The next morning, having allowed a night of inconceivable horror to subdue her to his mood, when she sent for him, he assumed a more conciliating tone; professed that he would do everything in his power to save her life - nay, he would even sacrifice his own for it; but then he reminded her that he had to contend with every party in the nation, with the lords, the Church, and the people. He warned her, therefore, that if she attempted to escape, or to intrigue with the French or English Government, or retained her stubborn attachment to Bothwell, no effort of his could save her. If, on the contrary, she was careful to avoid correspondence with England and France, expressed sincere penitence, and abandoned Bothwell, she, had much to hope for as far as life was concerned, but as to liberty, she must entertain no hope of it at present.

Thus this artful man tied, as it were, her hands, and secured his own position at all points, even whilst he affected to feel the charge of the regency too perilous for him. Mary clasped him in her arms, and, in the most agonised terms, implored him to accept the regency, as the only means of saving her life and securing the rights of her son. Murray declined, and it was only after a long conflict that he appeared to give way; and the overjoyed queen requested him to take charge of her jewels, and whatever articles of value she possessed, and then to secure all the forts without delay. Thus, whilst he made the queen appear to have gained her object, he had in reality gained his; and leaving her filled with gratitude to him, he returned to Morton, Ruthven, and Atholl, and recommending Lindsay and Douglas to use the queen gently, took his leave. From Lochleven he and his grim companions took their way to Stirling on a visit to the king. On the 22nd of August, Murray was solemnly proclaimed regent amid the acclamations of the people, and the intelligence of the fact dispatched to the Courts of France and England.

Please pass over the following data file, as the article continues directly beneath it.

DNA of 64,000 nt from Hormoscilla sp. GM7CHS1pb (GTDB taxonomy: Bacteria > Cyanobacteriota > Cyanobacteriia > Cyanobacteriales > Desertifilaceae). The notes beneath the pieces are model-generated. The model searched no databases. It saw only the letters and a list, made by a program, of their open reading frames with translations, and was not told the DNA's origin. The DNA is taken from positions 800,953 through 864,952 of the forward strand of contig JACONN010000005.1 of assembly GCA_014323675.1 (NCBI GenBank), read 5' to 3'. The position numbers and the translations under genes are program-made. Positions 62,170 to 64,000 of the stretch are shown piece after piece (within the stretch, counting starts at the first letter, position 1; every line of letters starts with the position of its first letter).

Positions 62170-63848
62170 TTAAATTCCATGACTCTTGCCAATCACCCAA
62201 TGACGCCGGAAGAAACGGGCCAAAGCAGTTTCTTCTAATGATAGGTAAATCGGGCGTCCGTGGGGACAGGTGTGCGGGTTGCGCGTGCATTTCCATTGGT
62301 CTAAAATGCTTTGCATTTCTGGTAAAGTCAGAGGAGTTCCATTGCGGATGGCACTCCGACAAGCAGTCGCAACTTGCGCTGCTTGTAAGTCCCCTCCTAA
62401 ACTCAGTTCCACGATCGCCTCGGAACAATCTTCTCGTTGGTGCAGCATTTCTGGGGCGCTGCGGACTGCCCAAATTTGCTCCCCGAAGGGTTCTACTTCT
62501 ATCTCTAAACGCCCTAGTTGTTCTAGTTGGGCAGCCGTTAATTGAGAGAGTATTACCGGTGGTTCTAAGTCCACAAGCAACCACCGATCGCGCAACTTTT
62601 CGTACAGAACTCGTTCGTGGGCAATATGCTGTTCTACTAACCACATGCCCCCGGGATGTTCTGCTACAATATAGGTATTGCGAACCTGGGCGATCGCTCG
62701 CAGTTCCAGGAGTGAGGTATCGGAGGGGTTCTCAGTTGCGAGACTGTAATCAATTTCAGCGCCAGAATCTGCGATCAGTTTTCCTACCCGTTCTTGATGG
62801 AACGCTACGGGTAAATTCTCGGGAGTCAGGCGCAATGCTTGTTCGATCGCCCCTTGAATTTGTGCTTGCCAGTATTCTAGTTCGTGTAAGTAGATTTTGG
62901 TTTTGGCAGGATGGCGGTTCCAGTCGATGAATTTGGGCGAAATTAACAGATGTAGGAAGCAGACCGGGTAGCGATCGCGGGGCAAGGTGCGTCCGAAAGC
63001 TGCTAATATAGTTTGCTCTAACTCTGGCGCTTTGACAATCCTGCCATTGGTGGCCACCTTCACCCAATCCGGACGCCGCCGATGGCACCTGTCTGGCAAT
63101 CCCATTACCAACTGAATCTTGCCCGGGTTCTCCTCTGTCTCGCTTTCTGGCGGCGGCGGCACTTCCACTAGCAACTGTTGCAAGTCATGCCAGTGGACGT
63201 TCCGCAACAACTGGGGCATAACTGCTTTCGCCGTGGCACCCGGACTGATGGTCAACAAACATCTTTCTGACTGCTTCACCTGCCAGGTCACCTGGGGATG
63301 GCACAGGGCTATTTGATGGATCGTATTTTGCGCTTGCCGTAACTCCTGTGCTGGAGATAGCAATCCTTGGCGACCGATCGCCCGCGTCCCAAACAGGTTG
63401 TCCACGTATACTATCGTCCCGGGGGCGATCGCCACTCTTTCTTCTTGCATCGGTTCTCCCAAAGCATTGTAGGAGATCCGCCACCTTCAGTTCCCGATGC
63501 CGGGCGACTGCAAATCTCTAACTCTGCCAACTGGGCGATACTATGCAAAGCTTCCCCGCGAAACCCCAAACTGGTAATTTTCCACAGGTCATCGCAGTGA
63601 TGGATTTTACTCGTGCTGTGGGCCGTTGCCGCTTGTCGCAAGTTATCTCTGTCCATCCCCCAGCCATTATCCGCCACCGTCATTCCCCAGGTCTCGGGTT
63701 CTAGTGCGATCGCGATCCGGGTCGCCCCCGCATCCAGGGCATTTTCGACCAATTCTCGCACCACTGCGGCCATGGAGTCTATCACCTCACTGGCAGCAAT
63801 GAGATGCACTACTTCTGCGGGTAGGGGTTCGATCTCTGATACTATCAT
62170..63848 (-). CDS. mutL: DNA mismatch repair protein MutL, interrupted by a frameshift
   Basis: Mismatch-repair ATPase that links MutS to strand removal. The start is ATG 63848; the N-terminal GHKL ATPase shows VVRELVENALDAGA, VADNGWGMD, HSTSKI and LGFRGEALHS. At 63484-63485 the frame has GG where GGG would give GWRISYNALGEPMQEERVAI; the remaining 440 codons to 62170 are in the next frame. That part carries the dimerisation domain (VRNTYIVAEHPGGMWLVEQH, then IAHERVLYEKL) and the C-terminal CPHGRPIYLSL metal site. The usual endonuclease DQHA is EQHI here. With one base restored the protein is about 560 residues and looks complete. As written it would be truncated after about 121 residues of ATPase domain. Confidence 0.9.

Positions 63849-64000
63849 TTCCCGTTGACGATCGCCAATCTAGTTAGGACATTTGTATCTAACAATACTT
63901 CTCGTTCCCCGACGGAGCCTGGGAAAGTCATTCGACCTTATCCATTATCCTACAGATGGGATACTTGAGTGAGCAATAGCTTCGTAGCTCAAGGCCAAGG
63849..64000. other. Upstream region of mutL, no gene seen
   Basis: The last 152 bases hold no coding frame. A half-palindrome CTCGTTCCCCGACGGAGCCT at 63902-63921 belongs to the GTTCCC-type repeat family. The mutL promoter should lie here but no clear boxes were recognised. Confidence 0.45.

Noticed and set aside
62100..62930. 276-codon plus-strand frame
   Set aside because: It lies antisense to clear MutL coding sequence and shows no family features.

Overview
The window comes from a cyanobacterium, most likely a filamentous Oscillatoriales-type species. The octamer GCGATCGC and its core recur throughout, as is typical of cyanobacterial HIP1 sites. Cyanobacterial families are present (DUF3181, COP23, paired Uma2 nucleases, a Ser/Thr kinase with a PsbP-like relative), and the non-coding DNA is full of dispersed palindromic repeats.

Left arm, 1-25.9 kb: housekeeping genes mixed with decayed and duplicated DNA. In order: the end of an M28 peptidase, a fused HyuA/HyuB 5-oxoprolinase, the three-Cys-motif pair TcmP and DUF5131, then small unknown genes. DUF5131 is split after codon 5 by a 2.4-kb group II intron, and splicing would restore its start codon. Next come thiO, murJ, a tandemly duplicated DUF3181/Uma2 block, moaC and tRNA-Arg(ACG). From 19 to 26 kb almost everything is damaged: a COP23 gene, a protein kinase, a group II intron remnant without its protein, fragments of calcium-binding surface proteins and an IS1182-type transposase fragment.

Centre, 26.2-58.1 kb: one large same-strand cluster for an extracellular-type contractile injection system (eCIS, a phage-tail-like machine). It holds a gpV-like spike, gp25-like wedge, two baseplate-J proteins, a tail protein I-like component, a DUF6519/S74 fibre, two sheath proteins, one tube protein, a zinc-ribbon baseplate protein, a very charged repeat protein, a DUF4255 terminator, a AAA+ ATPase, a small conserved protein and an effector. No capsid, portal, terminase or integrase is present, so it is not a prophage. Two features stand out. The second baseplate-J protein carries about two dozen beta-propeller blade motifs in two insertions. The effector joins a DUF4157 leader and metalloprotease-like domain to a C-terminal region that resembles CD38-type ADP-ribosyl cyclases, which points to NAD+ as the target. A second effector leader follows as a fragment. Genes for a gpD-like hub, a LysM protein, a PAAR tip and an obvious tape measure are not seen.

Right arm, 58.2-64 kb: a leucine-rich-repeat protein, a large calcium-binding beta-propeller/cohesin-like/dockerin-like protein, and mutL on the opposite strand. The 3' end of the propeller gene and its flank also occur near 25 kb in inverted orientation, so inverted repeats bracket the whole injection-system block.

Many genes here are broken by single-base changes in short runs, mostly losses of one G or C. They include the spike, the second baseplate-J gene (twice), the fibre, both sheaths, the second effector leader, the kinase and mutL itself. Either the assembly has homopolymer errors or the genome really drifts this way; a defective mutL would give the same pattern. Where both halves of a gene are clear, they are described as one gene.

No sooner was Murray installed in the chief seat of power than he began to assume a very different tone from that which he had hitherto employed. To Throckmorton, the ambassador of Elizabeth, he, and his chief secretary, Maitland, spoke very largely. "Mr. Ambassador," said Maitland, in an interview sought by Murray soon after his election, and in which Throckmorton delivered the remonstrance of his mistress against their late proceedings, and her demand of liberty for the queen, "be assured nothing will be more prejudicial to her interests than for your mistress to precipitate matters. It may drive us to a strait, and compel us to measures we would gladly avoid. Hitherto have we been content to be charged with grievous and infamous titles; we have quietly suffered ourselves to be condemned as perjured rebels and unnatural traitors, rather than proceed to anything which might touch our sovereign's honour. But beware, we beseech you, that your mistress, by her continual threats and defamations, by hostility, or by soliciting other princes to attack us, do not push us beyond endurance.